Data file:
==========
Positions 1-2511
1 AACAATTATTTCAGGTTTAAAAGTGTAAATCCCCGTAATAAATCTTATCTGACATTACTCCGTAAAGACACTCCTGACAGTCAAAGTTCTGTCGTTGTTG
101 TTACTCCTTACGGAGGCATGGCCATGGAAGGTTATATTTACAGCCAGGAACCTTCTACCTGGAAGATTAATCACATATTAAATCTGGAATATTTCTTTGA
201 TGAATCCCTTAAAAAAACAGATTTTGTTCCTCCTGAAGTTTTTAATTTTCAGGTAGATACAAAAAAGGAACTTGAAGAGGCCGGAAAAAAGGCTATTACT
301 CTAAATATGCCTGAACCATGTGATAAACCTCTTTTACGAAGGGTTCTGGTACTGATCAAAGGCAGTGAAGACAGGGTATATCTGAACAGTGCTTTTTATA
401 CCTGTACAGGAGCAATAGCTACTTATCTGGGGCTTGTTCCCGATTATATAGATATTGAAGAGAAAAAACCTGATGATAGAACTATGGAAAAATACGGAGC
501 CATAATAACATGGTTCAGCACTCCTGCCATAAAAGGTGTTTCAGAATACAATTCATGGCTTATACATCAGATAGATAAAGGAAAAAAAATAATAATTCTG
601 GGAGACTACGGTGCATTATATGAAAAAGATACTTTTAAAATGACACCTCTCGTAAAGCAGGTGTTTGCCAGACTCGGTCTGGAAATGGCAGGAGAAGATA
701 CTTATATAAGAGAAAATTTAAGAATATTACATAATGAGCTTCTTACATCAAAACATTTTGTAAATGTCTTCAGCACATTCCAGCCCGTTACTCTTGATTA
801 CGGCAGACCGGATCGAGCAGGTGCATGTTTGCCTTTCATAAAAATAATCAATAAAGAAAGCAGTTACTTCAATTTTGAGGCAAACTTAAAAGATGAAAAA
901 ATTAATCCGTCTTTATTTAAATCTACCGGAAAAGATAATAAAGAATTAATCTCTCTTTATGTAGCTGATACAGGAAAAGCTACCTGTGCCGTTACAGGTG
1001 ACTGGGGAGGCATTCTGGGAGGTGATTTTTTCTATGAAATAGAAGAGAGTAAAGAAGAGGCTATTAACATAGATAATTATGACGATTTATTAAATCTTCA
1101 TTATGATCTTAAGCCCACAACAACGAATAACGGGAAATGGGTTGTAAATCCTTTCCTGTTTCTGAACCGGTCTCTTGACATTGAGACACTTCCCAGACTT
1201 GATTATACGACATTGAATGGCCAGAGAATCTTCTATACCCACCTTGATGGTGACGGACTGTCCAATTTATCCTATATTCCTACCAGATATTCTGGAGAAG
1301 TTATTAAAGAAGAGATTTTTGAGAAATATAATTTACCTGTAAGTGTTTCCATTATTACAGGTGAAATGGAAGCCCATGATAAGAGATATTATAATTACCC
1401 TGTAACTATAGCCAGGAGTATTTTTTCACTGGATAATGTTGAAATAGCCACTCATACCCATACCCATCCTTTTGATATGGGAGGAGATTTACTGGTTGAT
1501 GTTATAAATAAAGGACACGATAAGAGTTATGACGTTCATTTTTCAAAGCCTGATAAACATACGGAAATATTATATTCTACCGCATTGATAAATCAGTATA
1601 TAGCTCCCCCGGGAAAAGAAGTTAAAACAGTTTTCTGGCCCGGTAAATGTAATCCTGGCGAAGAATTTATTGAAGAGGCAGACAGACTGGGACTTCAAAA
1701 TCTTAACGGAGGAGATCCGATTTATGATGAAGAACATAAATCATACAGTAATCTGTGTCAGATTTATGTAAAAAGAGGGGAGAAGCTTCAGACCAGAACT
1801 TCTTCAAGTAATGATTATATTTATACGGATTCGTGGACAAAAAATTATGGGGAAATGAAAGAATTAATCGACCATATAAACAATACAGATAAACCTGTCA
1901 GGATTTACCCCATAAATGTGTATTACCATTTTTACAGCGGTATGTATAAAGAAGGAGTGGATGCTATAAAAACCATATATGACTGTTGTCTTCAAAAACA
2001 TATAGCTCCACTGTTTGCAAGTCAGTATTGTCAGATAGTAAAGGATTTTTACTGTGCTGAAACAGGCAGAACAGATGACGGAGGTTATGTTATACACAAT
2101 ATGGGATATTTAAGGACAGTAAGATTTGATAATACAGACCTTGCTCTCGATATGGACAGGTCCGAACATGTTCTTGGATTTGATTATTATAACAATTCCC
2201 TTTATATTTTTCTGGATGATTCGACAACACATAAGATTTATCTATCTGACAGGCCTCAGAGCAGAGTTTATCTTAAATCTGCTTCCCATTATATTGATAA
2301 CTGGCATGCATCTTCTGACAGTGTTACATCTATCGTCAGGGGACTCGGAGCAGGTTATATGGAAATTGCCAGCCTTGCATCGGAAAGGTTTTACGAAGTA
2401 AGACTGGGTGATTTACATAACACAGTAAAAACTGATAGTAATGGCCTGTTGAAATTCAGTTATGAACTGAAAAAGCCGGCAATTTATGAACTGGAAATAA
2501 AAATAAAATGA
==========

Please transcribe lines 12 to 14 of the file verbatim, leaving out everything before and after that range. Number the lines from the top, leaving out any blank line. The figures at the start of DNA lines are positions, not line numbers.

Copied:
1001 ACTGGGGAGGCATTCTGGGAGGTGATTTTTTCTATGAAATAGAAGAGAGTAAAGAAGAGGCTATTAACATAGATAATTATGACGATTTATTAAATCTTCA
1101 TTATGATCTTAAGCCCACAACAACGAATAACGGGAAATGGGTTGTAAATCCTTTCCTGTTTCTGAACCGGTCTCTTGACATTGAGACACTTCCCAGACTT
1201 GATTATACGACATTGAATGGCCAGAGAATCTTCTATACCCACCTTGATGGTGACGGACTGTCCAATTTATCCTATATTCCTACCAGATATTCTGGAGAAG